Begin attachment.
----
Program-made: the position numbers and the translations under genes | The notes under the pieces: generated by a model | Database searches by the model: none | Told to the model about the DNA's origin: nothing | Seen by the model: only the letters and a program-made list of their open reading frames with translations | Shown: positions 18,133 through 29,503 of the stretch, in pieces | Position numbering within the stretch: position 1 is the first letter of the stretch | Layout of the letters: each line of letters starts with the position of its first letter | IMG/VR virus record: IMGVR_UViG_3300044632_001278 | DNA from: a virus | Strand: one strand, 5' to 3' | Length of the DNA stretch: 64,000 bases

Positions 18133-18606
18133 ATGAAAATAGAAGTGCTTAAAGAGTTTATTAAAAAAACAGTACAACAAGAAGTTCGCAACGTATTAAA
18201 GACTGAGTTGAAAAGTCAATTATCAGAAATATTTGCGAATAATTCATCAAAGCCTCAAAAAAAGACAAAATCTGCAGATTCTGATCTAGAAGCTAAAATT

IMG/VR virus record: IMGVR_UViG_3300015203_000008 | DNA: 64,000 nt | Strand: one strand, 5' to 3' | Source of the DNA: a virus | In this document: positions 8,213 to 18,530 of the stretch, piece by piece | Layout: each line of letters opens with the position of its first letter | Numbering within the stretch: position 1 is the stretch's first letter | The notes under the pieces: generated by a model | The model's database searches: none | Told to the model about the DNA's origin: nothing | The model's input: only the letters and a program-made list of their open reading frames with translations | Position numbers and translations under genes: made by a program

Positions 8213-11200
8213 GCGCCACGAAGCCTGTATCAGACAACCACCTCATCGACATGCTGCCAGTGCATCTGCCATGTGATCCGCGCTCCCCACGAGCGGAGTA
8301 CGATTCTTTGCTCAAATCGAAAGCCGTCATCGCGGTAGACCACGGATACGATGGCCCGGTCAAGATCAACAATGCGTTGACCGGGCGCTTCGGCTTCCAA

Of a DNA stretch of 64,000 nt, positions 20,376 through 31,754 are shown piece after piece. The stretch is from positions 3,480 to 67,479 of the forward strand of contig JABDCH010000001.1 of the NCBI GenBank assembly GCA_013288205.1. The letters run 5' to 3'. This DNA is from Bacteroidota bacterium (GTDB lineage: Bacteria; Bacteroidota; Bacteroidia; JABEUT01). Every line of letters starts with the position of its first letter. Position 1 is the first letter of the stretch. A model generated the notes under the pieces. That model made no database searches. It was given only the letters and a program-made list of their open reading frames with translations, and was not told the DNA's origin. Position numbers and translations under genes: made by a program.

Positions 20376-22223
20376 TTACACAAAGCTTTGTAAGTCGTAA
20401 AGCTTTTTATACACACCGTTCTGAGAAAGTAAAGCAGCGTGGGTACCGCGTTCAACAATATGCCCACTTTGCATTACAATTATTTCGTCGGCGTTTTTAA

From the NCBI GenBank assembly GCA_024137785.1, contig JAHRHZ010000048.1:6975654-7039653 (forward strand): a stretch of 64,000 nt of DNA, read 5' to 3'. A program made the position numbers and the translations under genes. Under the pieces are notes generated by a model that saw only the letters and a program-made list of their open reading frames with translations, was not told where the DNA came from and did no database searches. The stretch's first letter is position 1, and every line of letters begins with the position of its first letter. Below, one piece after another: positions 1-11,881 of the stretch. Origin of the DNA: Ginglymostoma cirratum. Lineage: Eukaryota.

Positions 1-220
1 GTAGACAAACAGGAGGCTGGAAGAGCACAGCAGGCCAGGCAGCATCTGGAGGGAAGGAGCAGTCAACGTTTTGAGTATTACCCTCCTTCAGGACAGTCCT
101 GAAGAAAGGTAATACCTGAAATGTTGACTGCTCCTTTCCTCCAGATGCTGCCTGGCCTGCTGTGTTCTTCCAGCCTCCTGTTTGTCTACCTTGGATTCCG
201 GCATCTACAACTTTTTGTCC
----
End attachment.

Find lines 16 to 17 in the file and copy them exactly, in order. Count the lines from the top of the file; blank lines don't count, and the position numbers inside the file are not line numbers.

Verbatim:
101 GAAGAAAGGTAATACCTGAAATGTTGACTGCTCCTTTCCTCCAGATGCTGCCTGGCCTGCTGTGTTCTTCCAGCCTCCTGTTTGTCTACCTTGGATTCCG
201 GCATCTACAACTTTTTGTCC